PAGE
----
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					ROUND(3)                                    Linux Programmer’s Manual                                  ROUND(3)


NAME
       round, roundf, roundl − round to nearest integer, away from zero
SYNOPSIS
       #include <math.h>

       double round(double x);
       float roundf(float x);
       long double roundl(long double x);

       Link with −lm.

  Feature Test Macro Requirements for glibc (see feature_test_macros(7)):

       round(), roundf(), roundl(): _XOPEN_SOURCE >= 600 || _ISOC99_SOURCE; or cc -std=c99
DESCRIPTION
       These functions round x to the nearest integer, but round halfway cases away from zero (regardless of the
       current rounding direction, see fenv(3)), instead of to the nearest even integer like rint(3).

       For example, round(0.5) is 1.0, and round(−0.5) is −1.0.
RETURN VALUE
       These functions return the rounded integer value.

       If x is integral, +0, −0, NaN, or infinite, x itself is returned.
ERRORS
       No errors occur. POSIX.1-2001 documents a range error for overflows, but see NOTES.
VERSIONS
       These functions first appeared in glibc in version 2.1.
CONFORMING TO
       C99, POSIX.1-2001.
NOTES
       POSIX.1-2001 contains text about overflow (which might set errno to ERANGE, or raise an FE_OVER-
       FLOW exception). In practice, the result cannot overflow on any current machine, so this error-handling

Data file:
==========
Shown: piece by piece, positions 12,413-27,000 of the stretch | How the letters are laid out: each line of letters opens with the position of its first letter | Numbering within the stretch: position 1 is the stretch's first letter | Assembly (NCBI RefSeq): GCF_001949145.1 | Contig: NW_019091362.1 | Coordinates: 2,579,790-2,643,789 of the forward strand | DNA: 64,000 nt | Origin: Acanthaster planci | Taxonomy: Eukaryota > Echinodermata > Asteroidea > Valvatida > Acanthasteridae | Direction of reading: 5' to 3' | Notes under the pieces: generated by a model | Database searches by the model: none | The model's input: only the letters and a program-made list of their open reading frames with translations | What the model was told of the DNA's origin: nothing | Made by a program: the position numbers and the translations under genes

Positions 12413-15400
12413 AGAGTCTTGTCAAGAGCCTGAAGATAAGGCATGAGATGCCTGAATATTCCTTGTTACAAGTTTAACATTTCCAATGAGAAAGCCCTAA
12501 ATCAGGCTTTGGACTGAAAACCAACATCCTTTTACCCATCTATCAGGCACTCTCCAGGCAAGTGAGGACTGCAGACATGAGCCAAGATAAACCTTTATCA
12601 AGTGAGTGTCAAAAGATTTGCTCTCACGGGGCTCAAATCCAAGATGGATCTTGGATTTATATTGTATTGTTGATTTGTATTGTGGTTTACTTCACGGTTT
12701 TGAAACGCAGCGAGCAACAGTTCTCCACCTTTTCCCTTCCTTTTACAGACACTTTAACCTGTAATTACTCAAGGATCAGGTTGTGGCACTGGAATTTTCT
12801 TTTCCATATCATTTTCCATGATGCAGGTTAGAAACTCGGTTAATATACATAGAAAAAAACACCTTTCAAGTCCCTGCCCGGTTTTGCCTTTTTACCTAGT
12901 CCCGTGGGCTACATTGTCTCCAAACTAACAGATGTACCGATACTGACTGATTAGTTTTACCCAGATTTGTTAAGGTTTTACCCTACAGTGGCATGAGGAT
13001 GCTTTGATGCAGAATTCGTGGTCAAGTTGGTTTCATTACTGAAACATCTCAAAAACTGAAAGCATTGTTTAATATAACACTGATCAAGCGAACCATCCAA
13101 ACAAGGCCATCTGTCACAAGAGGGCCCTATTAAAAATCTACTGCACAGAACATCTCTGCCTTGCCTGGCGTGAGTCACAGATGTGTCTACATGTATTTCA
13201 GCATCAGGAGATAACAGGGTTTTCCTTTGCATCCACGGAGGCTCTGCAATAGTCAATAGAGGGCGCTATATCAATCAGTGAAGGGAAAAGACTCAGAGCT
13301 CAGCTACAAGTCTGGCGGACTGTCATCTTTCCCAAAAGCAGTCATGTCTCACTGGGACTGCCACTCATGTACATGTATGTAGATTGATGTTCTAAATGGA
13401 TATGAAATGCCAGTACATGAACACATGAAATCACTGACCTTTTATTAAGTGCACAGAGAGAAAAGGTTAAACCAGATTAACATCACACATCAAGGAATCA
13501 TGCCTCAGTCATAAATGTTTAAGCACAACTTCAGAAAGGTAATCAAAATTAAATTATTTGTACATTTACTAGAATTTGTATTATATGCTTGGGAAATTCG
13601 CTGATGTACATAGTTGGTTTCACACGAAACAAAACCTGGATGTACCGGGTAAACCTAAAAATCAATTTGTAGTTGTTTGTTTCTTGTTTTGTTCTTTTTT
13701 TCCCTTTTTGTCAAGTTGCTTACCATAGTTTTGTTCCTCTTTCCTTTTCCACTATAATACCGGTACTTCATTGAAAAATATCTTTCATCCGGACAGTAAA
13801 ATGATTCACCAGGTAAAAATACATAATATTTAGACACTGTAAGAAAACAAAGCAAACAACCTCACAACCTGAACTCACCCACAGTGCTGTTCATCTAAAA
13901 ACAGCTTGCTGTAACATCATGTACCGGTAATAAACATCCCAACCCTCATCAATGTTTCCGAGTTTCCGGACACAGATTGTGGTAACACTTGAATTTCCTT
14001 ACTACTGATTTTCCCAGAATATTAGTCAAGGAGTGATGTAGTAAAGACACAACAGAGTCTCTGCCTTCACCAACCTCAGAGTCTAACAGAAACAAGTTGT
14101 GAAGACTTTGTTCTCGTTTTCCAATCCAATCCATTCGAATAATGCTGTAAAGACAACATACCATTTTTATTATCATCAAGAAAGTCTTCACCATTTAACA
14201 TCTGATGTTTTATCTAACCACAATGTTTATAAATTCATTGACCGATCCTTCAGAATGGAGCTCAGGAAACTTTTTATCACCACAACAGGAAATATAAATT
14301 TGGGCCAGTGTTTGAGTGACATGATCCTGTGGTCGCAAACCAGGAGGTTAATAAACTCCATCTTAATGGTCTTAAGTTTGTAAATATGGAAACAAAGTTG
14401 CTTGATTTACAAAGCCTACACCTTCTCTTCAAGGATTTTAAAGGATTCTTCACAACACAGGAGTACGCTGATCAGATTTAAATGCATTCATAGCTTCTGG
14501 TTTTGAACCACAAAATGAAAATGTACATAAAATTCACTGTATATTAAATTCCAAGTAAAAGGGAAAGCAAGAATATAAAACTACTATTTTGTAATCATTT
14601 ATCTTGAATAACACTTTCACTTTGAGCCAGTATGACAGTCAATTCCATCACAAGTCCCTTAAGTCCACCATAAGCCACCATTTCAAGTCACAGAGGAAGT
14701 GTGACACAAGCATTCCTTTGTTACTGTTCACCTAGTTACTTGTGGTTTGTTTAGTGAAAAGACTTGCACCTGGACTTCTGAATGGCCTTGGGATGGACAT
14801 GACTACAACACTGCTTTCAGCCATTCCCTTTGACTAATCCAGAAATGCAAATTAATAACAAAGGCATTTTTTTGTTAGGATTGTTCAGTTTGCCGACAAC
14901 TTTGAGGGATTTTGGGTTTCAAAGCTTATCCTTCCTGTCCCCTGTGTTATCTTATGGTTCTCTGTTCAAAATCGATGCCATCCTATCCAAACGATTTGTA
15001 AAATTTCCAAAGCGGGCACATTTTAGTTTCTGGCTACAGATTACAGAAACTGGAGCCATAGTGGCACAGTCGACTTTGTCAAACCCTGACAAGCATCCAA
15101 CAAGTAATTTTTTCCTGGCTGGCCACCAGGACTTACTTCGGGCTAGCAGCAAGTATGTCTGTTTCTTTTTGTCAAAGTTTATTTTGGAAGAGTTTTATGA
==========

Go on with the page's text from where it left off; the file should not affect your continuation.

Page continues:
stuff is just nonsense. (More precisely, overflow can happen only when the maximum value of the expo-
       nent is smaller than the number of mantissa bits. For the IEEE-754 standard 32-bit and 64-bit floating-
       point numbers the maximum value of the exponent is 128 (respectively, 1024), and the number of mantissa
       bits is 24 (respectively, 53).)

       If you want to store the rounded value in an integer type, you probably want to use one of the functions
       described in lround(3) instead.
SEE ALSO
       ceil(3), floor(3), lround(3), nearbyint(3), rint(3), trunc(3)
COLOPHON
       This page is part of release 3.24 of the Linux man-pages project. A description of the project, and informa-
       tion about reporting bugs, can be found at http://www.kernel.org/doc/man-pages/.




                                                      2008-08-11                                                 1

				
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